Some aspects of the fiscal cliff deal are well-known – such as rising tax rates on the rich. But, actually, everyone will be paying more taxes. Here's a look at the deal's details.
Your taxes are probably going up, but not as much as they would have without a "fiscal cliff" deal.
The welcome news for personal pocketbooks is that most Americans will see no change in their income-tax rates.
But the amount of taxes paid will still rise, for two major reasons: First, workers will owe 2 percent more of their paychecks to the government in 2013 because Congress is allowing a temporary payroll-tax cut to expire. Second, tax rates are rising for households that earn more than $450,000.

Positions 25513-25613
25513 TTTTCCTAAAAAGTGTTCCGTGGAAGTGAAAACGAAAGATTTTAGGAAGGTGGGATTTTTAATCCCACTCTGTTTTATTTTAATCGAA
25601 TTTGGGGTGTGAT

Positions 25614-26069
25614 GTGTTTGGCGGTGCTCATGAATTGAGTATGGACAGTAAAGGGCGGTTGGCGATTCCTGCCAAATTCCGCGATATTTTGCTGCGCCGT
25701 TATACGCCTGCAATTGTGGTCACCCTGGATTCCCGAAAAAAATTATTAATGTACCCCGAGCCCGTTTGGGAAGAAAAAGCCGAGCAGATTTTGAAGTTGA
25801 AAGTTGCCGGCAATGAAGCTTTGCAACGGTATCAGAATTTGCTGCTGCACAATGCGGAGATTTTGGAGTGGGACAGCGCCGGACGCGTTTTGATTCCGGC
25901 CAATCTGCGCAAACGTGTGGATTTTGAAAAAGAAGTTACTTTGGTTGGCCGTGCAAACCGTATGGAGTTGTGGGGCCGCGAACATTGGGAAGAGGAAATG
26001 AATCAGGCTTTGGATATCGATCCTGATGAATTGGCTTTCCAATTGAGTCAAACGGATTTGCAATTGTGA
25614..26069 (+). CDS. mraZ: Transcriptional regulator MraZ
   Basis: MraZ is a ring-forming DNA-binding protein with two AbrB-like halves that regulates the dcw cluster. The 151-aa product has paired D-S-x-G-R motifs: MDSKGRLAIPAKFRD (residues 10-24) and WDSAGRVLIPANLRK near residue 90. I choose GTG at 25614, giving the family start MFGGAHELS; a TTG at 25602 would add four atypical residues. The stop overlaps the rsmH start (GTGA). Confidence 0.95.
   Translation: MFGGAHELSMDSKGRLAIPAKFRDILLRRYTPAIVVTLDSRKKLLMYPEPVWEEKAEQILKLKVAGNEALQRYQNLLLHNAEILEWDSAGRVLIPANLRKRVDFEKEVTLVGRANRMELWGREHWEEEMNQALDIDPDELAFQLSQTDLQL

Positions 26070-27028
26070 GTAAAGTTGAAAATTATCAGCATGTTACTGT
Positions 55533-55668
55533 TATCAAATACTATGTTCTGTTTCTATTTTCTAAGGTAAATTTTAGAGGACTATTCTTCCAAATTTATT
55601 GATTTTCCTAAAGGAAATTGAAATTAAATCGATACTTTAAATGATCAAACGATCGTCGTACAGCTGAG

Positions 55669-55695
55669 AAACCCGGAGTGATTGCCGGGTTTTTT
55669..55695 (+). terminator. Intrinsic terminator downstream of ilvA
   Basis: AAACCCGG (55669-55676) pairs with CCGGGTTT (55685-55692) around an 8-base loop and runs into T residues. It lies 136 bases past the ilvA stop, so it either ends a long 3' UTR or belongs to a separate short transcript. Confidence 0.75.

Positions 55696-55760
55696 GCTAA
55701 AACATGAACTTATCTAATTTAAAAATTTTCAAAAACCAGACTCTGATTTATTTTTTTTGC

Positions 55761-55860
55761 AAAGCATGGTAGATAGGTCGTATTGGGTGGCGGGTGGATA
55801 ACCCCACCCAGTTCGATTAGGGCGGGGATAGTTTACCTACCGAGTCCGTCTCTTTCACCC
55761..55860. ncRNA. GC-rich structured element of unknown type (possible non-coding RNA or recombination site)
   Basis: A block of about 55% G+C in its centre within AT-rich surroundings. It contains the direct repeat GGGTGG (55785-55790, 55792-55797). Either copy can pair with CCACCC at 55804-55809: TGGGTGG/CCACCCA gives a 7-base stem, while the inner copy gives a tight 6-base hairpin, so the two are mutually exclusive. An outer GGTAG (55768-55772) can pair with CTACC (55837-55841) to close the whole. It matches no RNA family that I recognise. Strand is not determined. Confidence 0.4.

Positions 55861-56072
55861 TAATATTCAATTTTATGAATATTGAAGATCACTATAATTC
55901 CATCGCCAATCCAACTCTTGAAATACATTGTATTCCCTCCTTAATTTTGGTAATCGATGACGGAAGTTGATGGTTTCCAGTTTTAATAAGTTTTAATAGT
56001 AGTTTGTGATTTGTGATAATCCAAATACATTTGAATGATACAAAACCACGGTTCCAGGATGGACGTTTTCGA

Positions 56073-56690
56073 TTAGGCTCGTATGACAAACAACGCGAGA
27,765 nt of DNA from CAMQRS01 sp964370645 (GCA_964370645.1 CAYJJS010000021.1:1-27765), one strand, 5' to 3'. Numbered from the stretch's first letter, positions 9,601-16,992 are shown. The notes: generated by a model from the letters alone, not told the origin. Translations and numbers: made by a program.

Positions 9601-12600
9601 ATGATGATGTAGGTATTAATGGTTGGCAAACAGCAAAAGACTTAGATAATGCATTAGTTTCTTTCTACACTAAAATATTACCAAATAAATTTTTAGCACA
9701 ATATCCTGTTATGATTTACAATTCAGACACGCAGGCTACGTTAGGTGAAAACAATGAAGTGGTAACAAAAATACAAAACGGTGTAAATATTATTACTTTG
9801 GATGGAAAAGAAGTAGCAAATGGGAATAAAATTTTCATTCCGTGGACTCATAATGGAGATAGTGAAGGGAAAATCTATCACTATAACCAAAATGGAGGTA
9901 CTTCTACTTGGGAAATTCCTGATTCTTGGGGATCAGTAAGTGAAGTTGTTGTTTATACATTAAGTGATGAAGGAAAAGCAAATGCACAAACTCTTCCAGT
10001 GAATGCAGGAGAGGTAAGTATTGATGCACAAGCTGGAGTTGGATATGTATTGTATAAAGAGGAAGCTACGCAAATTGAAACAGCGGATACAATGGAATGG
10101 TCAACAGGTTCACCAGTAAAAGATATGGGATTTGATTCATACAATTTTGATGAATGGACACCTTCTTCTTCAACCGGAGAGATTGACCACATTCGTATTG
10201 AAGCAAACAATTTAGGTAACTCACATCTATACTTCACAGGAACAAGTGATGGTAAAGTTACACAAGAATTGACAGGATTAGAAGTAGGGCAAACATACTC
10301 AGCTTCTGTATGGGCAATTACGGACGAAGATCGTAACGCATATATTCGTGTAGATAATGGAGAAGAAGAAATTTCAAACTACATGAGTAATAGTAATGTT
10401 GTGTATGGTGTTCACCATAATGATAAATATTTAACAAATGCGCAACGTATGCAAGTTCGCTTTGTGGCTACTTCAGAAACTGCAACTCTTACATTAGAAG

The goal of the legislation was to reduce federal deficits while also avoiding the so-called "cliff" of big tax hikes and federal spending cuts that had been scheduled for Jan. 1. If Congress took no action, the resulting shock to consumer pocketbooks could have thrown the US into recession, economists warned.
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